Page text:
Director Sajid Khan may lack the courage to take risks but he is a very optimistic man indeed. He believes what worked in 1983 will click in 2013 too. Come to think of it, he might actually be right. Sad!
Having been at the receiving end of the mindless excesses of the loud and laboured comedies that he specializes in, we know exactly what to expect from his latest foray into the terrain of tastelessness – zilch. And that is such a huge advantage for a filmmaker.
If you, in the manner of the director, accept that unalloyed bunkum can be legitimately passed off, and gleefully lapped up, as cinematic entertainment, you might even come away pleased as punch with Himmatwala.
The film lacks punch, but it loses no opportunity to pun on the word and the act.
The braveheart hero, a big-city streetfighter who returns to his village to settle old scores with an evil headman, uses a powerful punch to tame a tiger (no less!) and a host of other adversaries.
To rub it in, the villain’s puckish brother-in-law advises the village sarpanch to be wary of a ‘sar pe punch’ from the vengeful prodigal.
What unfolds in the course of a hollow and hackneyed two-and-a-half-hour clash between good and evil has neither head nor tail.
But Sajid Khan could not care less. He foists a turgid concoction of humour, drama and romance upon the audience without pulling a punch.
His male protagonist declares: “Main pehle hasaata hoon phir roolata hoon (I’ll make you laugh before I make you cry)”. So don’t complain that you weren’t warned!
The director strings together several supposedly comic gags to stretch the narrative to snapping point, but often forgets that he also has a story to tell.
One would have described the film as pea-brained and left it at that if only if it had a semblance of a brain.
Himmatwala is a mindless potpourri that brings together the worst ingredients of 1980s Hindi cinema and parlays them into a messy mélange that quivers repeatedly under its own weight.
Being a Sajid Khan film, it also has its share of item numbers that keep pace with the purposeless gags.
In fact, Himmatwala opens with an item number – Sonakshi Sinha sways rather disinterestedly to Thank God, It’s Friday – in a nightclub called Funkytown Disco.
And who is the owner of this disco? It’s Chunkey Pandey. He tells us that on the last day of every month, his dance floor turns into a bare-knuckles boxing ring.
It’s just the kind of site that the himmatwala needs to announce his grand entry. And who is his opponent tonight? It’s a man called Zebisco. Rhymes with disco, got it? The stage is set and the sluice-gates are thrown open for an abundance of such inanities.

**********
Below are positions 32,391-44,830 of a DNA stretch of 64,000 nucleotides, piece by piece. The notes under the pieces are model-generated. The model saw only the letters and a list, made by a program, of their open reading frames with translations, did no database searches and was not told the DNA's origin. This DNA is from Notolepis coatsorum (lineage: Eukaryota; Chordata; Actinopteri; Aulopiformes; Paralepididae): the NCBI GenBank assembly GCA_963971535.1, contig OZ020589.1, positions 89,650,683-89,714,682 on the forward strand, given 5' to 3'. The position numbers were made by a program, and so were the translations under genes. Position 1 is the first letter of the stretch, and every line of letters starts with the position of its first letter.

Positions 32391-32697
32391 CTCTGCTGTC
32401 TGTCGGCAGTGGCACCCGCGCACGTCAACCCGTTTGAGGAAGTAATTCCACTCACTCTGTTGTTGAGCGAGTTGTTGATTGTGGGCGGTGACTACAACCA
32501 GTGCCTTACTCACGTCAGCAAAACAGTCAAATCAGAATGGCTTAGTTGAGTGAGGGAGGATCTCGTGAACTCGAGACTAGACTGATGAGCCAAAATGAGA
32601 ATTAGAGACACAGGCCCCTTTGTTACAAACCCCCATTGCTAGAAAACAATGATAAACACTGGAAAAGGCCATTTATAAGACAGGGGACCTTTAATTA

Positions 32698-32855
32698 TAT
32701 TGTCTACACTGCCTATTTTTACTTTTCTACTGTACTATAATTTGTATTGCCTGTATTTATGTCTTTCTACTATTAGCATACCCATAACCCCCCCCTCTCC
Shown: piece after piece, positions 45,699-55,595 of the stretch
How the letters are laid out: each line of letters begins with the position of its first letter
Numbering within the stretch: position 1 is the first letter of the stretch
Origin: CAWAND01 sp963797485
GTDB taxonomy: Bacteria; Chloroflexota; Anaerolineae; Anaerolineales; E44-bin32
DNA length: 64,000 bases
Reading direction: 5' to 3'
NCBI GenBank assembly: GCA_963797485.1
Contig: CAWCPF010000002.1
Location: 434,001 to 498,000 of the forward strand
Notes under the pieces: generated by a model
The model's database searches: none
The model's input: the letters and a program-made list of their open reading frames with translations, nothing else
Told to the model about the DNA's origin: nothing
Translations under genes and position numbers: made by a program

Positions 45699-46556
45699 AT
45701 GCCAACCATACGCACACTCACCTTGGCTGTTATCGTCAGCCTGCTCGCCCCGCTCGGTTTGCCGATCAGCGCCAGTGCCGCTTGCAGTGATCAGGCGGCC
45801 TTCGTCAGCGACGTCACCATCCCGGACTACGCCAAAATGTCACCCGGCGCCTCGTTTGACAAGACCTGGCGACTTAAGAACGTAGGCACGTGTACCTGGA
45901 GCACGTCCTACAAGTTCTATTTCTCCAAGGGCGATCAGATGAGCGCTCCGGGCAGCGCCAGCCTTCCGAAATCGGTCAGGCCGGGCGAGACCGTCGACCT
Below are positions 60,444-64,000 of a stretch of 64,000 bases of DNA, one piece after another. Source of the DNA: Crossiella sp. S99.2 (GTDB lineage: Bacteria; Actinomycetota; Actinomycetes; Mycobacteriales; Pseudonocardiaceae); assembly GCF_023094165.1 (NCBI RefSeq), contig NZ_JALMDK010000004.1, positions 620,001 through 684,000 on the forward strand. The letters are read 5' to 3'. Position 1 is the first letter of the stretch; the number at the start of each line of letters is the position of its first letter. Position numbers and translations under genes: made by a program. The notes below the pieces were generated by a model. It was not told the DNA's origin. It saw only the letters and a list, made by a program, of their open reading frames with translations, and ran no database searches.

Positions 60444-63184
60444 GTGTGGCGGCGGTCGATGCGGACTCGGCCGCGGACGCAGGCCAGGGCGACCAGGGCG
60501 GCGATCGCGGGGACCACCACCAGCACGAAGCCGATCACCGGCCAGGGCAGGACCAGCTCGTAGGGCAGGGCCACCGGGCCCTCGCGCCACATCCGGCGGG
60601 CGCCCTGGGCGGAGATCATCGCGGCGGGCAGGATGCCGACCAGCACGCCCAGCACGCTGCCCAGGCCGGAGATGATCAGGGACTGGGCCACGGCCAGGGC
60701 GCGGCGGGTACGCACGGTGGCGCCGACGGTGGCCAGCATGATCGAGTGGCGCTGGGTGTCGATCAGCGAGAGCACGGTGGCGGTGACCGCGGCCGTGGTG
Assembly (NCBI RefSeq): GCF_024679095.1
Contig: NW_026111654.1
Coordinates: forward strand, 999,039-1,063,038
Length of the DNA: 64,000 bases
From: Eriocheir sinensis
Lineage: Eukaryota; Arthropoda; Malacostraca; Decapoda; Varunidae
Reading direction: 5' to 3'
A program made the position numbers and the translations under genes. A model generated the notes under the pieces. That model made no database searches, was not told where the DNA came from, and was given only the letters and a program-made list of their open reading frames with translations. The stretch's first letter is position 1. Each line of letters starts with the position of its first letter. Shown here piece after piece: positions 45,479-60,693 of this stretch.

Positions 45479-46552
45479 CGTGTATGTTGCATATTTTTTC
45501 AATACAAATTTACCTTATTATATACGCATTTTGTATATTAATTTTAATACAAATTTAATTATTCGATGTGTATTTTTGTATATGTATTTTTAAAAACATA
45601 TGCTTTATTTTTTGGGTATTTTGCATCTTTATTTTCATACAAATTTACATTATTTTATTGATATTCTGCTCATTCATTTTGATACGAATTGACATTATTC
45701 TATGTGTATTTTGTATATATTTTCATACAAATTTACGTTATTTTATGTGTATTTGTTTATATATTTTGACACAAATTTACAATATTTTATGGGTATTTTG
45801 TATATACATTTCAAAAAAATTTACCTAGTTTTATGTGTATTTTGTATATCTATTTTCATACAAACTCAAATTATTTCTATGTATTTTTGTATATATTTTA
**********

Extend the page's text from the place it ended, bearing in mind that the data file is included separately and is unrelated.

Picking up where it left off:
If nothing else, what Himmatwala certainly has a profusion of is a complete disregard for logic and narrative finesse.
In remaking a revenge drama that barely passed muster as a film but made pots of money, the director has sought to attempt nothing that could tinker with the original’s lowbrow reputation.
Make no mistake: the 2013 Himmatwala is as awful as the 1983 Himmatwala. We can only hope against hope that consumers of Hindi cinema of this variety have moved on enough to treat it with the disdain it deserves.
Unfortunately for lovers of cinema and happily for the makers of Himmatwala, we have empirical evidence to suggest that the Sajid Khan brand of filmmaking still could be just as crowd-pleasing as it was 30 years ago.
Himmatwala is Sajid Khan’s first film without Akshay Kumar. But in Ajay Devgn, he finds an equally willing ally. So banish all illusions of a better deal.
This isn’t of course an exact copy. The director makes freewheeling changes both in terms of characters and situations. But no amount of tweaking can do much to save this piece of tawdry twaddle from being a complete washout.
Himmatwala is painfully overlong, insufferably silly and utterly devoid of any genuine touches of inspiration.
The schoolteacher-father of 1983 gives way to a devout temple priest, but the protagonist and the baddie remain essentially unaltered.
The wronged mother, the slimy munimji, the latter’s godawaful son, the hero’s lachrymose sister and the villain’s daughter keep popping in and out of the drama as the eponymous hero goes about setting things right in the village.
It is still 1983. One character even talks about catching the Jeetendra-Sridevi starrer. When another refers to swine flu, he is told that there is no such disease known to mankind. “It’ll come in 20-30 years,” he quips.
The acting borders on the crude for the most part, with both Mahesh Manjrekar (the sarpanch) and Paresh Rawal (the saala) pulling out all the stops.
Devgn gives Himmatwala his best shot but stepping into the Jumping Jack’s boots while strutting around in the garb of a bone-crunching terminator can’t be easy.
He is joined in the garish Taaki taaki and Nainon mein sapna routines by Tamannaah Bhatia. Sans the thunder thighs that made Sridevi such a force, she is no patch on the real thing.
Coming back to Sajid Khan, he not only believes in the ‘anything goes’ philosophy that drives a segment of the Mumbai movie industry, he also dares to go out on a limb to try and pull it off in practice.
To each his own. But you don’t really have to subject yourself to this monstrous assault on the senses, even if you are blessed with loads of himmat.